Kung Pao Chicken, a hallmark of Chinese cuisine, is renowned for its tantalizing balance of sweet, sour, and spicy flavors.

This dish is an exhilarating culinary journey for your taste buds, offering a symphony of textures from the tender chicken to the crunchy peanuts.

Kung Pao Chicken Recipe

Whether you’re a novice or a seasoned cook, this recipe is designed to be moderately easy, ensuring a delightful cooking experience.

Kung Pao Chicken Recipe

Prep and Cooking Time:

  • Preparation time: 20 minutes
  • Cooking time: 10 minutes
  • Total time: 30 minutes
  • Servings: 4

Authentic Ingredients for Kung Pao Chicken:

  • Chicken breast (500g or 17.6 ounces), cut into slices or bite-size pieces
  • Cornstarch (30g or 1 ounce), for coating
  • Soy sauce (60ml or 2 ounces)
  • Shaoxing wine ↓ (30ml or 1 ounce)
  • Sesame oil (15ml or 0.5 ounce)
  • Vegetable oil (60ml or 2 ounces), for stir-frying
  • Dried red chilies (15g or 0.5 ounce), chopped
  • Sichuan peppercorns (5g or 0.2 ounce)
  • Garlic (15g or 0.5 ounce), minced
  • Ginger (15g or 0.5 ounce), minced
  • Spring onions (30g or 1 ounce), chopped
  • Roasted peanuts (60g or 2.1 ounces)
  • Sugar (10g or 0.35 ounce)
  • Vinegar (15ml or 0.5 ounce)

Also see Optional Ingredients ↓ that I often add to my recipe.

Prep & Cooking:

  1. Marinate the chicken pieces in a mixture of soy sauce, Shaoxing wine, and cornstarch. Set aside for 15 minutes.
  2. Heat vegetable oil in a wok over high heat. Add the Sichuan peppercorns and dried chilies, frying until fragrant.
  3. Add the marinated chicken to the wok and stir-fry until it’s nearly cooked through.
  4. Add the garlic, ginger, and spring onions, stir-frying for another minute.
  5. Stir in the sugar, sesame oil, and vinegar, mixing well.
  6. Finally, add the roasted peanuts, toss everything together, and cook for an additional 2 minutes.

How Spicy is this recipe of Kung Pao Chicken?

The spiciness of the Kung Pao Chicken recipe, as provided, can be considered moderately spicy.

It’s designed to offer a balanced heat that complements the other flavors without overpowering them. The key contributors to the spiciness in this recipe are the dried red chilies and Sichuan peppercorns.

  • Dried Red Chilies: These add a direct, sharp heat. The number and type of chilies used can greatly influence the overall spiciness. You can adjust the amount to suit your taste. Using fewer chilies or removing the seeds can reduce the heat.
  • Sichuan Peppercorns: These are known for their unique aroma and a tingling, numbing sensation rather than outright heat. The quantity of Sichuan peppercorns can be adjusted to modify this aspect of the dish’s spiciness.

Remember, everyone’s tolerance for spice varies. If you’re sensitive to spicy foods, you might find the dish quite hot.

For example, if you prefer a milder version, reducing the quantities of both chilies and Sichuan peppercorns will lower the spiciness without significantly altering the fundamental flavors of the dish.

Conversely, if you enjoy spicy foods, you might find the level of heat in this recipe to be mild and may want to increase the amount of chilies and peppercorns.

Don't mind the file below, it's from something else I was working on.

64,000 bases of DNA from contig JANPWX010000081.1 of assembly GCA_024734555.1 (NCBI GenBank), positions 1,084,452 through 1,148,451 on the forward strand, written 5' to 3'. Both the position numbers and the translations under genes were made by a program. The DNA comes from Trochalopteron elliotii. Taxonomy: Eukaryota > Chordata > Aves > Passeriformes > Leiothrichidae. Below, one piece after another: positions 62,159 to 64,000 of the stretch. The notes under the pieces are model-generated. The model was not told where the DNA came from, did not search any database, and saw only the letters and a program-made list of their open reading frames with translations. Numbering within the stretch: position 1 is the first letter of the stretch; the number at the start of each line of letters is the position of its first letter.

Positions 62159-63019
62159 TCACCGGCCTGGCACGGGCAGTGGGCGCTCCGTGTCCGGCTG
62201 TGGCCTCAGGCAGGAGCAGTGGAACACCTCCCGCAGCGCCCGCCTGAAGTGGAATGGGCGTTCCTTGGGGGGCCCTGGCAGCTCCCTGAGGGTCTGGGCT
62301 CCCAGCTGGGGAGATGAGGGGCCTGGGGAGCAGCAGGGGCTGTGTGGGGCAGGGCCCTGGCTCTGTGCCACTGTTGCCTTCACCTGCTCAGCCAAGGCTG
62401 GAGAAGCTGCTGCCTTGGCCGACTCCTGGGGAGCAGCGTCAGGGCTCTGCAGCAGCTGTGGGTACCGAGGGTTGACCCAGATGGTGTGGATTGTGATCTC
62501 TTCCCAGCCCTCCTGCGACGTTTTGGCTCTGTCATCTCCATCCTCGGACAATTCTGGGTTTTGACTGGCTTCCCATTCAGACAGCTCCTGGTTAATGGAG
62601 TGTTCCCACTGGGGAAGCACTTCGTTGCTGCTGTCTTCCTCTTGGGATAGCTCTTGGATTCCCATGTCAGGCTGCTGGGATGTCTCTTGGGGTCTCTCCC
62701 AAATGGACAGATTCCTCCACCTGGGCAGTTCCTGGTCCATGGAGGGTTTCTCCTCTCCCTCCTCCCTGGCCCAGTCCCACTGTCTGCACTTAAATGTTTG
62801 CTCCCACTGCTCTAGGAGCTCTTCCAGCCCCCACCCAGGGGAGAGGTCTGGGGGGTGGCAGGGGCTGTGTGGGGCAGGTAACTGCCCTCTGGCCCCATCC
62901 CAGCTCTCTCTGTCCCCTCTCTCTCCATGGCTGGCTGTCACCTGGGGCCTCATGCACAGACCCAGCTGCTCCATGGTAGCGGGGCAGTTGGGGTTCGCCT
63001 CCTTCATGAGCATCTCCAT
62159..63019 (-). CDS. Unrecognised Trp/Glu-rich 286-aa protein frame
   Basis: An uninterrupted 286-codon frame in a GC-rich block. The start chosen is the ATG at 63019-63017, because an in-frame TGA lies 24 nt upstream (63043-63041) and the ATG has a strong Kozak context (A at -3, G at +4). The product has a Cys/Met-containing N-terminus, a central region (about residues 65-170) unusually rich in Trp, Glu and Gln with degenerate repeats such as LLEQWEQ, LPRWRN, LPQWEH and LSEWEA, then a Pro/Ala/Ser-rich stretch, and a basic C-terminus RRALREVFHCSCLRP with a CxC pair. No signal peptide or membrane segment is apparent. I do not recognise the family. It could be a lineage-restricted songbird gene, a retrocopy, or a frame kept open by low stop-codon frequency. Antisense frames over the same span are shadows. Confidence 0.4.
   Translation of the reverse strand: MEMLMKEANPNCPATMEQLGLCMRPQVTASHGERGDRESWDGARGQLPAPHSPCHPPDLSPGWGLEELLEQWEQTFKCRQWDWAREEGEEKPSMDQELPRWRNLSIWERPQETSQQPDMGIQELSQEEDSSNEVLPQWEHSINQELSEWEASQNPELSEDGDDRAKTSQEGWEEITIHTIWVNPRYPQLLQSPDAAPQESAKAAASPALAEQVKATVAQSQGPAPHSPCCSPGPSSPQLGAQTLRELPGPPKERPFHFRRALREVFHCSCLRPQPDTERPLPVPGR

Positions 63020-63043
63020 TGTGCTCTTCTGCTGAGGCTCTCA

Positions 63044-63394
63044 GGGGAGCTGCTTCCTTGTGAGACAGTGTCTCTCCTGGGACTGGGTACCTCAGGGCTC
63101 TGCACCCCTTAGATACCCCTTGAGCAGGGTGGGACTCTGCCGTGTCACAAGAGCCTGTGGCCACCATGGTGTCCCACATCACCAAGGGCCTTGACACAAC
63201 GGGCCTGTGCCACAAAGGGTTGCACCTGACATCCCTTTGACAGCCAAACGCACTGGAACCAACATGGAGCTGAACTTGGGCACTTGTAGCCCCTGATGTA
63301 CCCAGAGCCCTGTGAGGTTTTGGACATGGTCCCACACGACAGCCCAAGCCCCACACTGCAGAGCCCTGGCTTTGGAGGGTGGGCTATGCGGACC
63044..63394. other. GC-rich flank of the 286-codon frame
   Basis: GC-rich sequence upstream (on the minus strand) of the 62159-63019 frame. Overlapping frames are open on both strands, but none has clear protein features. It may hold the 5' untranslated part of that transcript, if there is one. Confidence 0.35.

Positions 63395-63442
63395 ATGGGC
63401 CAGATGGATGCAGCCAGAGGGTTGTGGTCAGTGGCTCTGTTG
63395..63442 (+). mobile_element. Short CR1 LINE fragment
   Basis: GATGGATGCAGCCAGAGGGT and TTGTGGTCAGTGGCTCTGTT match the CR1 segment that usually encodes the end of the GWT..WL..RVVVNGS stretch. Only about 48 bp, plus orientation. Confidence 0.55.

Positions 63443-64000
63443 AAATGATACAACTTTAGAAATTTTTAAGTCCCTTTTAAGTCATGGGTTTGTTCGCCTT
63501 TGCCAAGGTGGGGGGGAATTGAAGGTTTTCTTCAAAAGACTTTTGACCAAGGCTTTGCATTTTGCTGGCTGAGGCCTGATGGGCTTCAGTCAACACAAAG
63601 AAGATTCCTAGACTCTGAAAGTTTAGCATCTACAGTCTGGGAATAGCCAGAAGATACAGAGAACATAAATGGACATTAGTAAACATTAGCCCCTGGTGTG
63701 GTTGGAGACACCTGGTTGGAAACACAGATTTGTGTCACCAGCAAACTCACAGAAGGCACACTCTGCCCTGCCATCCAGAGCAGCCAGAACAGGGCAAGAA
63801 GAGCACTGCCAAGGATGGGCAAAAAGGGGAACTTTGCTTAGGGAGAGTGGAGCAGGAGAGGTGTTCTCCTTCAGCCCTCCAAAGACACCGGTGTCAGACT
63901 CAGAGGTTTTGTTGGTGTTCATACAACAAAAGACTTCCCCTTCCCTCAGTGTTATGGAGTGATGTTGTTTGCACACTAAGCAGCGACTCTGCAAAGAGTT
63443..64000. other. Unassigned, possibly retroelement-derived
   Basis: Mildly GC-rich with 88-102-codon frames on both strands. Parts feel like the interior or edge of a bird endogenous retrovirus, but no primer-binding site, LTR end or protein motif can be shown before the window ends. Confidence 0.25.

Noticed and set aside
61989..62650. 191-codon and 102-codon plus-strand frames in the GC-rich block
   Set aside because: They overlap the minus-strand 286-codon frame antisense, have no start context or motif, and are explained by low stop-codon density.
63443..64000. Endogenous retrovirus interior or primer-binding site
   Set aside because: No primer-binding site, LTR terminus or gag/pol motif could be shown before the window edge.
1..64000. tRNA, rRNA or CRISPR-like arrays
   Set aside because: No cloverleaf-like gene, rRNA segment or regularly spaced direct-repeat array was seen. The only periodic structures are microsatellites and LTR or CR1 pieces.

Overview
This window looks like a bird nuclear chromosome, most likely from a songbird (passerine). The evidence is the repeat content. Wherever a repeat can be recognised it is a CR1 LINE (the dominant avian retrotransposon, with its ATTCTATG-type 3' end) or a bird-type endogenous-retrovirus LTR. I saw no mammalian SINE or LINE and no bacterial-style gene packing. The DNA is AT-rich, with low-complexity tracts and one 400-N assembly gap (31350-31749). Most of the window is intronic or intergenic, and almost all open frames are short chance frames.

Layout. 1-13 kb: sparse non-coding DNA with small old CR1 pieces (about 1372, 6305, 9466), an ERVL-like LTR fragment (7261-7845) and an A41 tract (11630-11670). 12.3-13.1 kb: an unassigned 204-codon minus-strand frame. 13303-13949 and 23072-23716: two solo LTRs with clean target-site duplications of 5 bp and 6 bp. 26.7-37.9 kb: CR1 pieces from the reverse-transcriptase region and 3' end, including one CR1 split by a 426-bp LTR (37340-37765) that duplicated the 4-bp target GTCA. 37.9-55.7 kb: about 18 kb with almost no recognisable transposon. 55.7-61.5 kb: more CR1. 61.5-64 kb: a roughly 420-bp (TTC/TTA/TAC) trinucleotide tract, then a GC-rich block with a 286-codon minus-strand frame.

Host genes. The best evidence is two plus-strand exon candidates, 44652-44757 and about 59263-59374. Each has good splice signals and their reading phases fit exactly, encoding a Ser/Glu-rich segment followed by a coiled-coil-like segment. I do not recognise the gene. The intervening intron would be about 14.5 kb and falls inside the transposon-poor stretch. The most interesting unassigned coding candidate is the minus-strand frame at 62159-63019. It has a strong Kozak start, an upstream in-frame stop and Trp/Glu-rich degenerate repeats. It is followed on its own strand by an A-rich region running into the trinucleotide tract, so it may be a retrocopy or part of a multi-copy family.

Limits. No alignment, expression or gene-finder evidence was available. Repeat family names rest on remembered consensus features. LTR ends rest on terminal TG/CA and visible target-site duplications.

Tips for Perfection:

  • Use high heat for a quick stir-fry to keep the chicken tender.
  • Marinate the chicken well to enhance the flavor.
  • Adjust the number of chilies and Sichuan peppercorns to suit your spice tolerance.

Optional Ingredients:

I often add:

  • Water Chestnuts
  • Baby Corn
  • Mushrooms (halved)
  • Red onion (chopped)
  • Celery (sliced)
  • Carrots (diced)
  • Bell peppers (thick chopped)
    You could also add:
  • Zucchini (sliced)
  • Cashews instead of peanuts

Vegetarian Suggestions:

Replace chicken with the mushrooms, firm tofu, or tempeh, following the same marinating and cooking process.

Serving Suggestions:

Serve alone, or with steamed rice, or noodles.

About Shaoxing Wine

Shaoxing wine is a traditional Chinese rice wine originating from the region around Shaoxing in Zhejiang province, China.

It’s made from fermented rice and is a key ingredient in Chinese cooking, widely used to enhance the flavors of many dishes.

In terms of taste, Shaoxing wine has a complex profile. It is slightly sweet, with a rich and nutty flavor that is often compared to sherry.

The wine also possesses a subtle savory taste, which can be described as umami, making it a great addition to both meat and vegetable dishes.

The aging process of the wine can influence its flavor, with older varieties typically having a more pronounced and richer taste.

Shaoxing wine is used in cooking for its ability to tenderize meat and add depth to the flavor of sauces and marinades.

Its unique taste helps to balance the flavors in a dish, especially in reducing the fishy smell of seafood or the gamey taste of certain meats.

For those who do not consume alcohol or cannot find Shaoxing wine ↓, a common substitute is a mixture of water with a small amount of sugar, although this won’t replicate the unique flavor of Shaoxing wine.

Additionally, dry sherry is often recommended as a closer alternative.

Nutrient Information (per serving):

Approximately 300 calories, with a balance of protein, carbs, and a moderate amount of fat.

Storing and Reheating Leftovers:

Store in an airtight container in the refrigerator for up to 3 days. Reheat in a microwave or on the stovetop until thoroughly warm.

Origin of Kung Pao Chicken:

Originating from the Sichuan province of China, Kung Pao Chicken is named after Ding Baozhen, a Qing Dynasty official titled ‘Kung Pao’.

The dish, a beautiful blend of indigenous Sichuanese elements and culinary artistry, has evolved over time and spread across the globe, each region adding its unique twist to this classic recipe.

Don’t have Shaoxing wine? It’s worth getting!…